Ideally, you should do this in the late evening or early in the morning to allow the tree to absorb enough moisture. And when watering the tree, do not splash it.

Instead, use a watering can so you can soak the soil slowly so that the roots have time to absorb the water. You can use a watering bag to increase the soaking time.

How much water does your red maple need? You should equate the amount of water to the diameter of the tree’s trunk. For every inch of the trunk, use 10 gallons of water to soak the soil.

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3) Your Tree Has Fertilizer Burn

Your red maple hardly ever needs fertilizer. But most gardeners enjoy replenishing the soil for younger trees to encourage them to grow.

It is also good to feed the tree if it appears malnourished and has poor growth.

However, too much fertilizer can be problematic as it can damage the roots and keep them from taking up water and nutrients. And this leaves the tree exposed to sun damage, pest infestations, and more.

How Should You Feed the Red Maple Tree?

As a rule, you should not feed the tree without testing its soil. You can get a testing kit from your local gardening store. When conducting the test, focus on the major nutrients – nitrogen, phosphorus, and potassium.

Are they enough? If the answer is yes, do not feed your tree. But if the levels are low, you can invest in a commercial feed. Use the fertilizer at half its strength only in the early spring or late winter.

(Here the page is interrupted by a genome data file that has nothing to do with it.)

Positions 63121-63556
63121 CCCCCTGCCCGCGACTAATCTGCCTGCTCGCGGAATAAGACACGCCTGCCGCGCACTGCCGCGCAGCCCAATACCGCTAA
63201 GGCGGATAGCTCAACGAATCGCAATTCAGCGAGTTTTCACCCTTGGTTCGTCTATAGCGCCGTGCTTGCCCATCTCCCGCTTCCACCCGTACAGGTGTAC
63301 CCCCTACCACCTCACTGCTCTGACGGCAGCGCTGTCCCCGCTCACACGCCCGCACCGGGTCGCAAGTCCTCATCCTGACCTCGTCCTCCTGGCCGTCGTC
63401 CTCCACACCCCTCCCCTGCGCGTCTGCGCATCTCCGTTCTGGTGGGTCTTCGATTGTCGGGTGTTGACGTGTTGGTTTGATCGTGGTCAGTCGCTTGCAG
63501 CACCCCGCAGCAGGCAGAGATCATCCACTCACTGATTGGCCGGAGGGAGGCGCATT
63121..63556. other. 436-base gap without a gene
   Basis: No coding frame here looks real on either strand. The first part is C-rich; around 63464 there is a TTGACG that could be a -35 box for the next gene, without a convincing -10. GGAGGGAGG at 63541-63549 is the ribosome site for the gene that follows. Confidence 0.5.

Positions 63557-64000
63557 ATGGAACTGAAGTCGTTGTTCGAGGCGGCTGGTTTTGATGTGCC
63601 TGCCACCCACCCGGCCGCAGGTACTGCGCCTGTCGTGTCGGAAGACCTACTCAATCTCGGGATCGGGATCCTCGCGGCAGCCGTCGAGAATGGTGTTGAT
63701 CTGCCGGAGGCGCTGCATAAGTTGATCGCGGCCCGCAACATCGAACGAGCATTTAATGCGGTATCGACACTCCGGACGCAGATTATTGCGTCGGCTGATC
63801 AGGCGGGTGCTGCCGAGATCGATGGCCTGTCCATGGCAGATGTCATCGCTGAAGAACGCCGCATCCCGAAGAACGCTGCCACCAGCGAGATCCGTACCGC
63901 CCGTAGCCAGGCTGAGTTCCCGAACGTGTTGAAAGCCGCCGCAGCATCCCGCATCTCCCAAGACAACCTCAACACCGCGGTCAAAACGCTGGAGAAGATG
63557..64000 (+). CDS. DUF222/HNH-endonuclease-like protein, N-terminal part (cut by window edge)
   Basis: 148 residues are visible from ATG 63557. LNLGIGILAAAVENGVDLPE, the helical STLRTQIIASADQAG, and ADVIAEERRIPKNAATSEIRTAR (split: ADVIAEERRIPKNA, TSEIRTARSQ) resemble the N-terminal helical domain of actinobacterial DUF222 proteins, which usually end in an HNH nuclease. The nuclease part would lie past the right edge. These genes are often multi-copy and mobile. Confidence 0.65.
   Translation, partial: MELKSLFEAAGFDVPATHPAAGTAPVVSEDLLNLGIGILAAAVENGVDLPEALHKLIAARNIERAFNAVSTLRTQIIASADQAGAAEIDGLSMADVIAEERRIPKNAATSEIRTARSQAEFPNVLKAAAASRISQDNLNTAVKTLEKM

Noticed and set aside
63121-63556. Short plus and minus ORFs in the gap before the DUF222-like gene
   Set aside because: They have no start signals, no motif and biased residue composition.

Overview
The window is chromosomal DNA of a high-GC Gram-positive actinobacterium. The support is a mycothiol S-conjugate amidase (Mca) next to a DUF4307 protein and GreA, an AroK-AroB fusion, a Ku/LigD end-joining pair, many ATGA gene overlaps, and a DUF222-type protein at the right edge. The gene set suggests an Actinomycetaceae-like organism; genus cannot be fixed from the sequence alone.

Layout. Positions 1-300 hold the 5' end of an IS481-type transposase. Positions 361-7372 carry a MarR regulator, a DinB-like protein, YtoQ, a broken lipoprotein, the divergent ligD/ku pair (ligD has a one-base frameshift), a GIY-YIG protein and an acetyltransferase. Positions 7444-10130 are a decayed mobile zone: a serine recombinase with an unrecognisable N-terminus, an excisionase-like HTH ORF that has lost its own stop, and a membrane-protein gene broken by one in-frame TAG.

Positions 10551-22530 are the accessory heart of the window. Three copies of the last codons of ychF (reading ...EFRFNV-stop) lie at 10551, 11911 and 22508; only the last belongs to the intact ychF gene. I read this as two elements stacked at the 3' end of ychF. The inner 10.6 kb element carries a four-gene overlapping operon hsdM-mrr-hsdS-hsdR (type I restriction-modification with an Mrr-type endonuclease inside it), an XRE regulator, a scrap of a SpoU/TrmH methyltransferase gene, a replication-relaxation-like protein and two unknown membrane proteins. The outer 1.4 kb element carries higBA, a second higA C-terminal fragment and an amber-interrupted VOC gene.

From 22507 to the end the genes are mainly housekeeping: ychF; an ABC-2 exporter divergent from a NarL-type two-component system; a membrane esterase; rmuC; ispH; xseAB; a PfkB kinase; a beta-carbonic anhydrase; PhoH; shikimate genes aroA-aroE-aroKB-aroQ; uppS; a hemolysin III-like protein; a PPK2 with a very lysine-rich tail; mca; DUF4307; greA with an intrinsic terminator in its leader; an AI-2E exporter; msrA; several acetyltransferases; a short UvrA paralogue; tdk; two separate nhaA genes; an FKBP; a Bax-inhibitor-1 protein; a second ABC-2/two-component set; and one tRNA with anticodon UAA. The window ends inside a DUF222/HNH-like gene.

And ensure that you get a slow-release option that will not overwhelm the roots. Most importantly, always adhere to the manufacturer’s instructions.

You can also use compost and other organic feeds that are less likely to harm the tree’s roots. These release nutrients gradually and improve the soil’s texture.

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Final Thoughts

A red maple treeDid you know that too much sun exposure is often the cause of all browning? The other problems become more glaring when your red maple is in too much sunlight.

For example, if your tree does not have enough water and is in the full sun, it loses more moisture and becomes more dehydrated.

So, start by checking how much light your tree gets and if this is not ideal, fix that, and the rest of the solutions will follow suit.

Happy Gardening!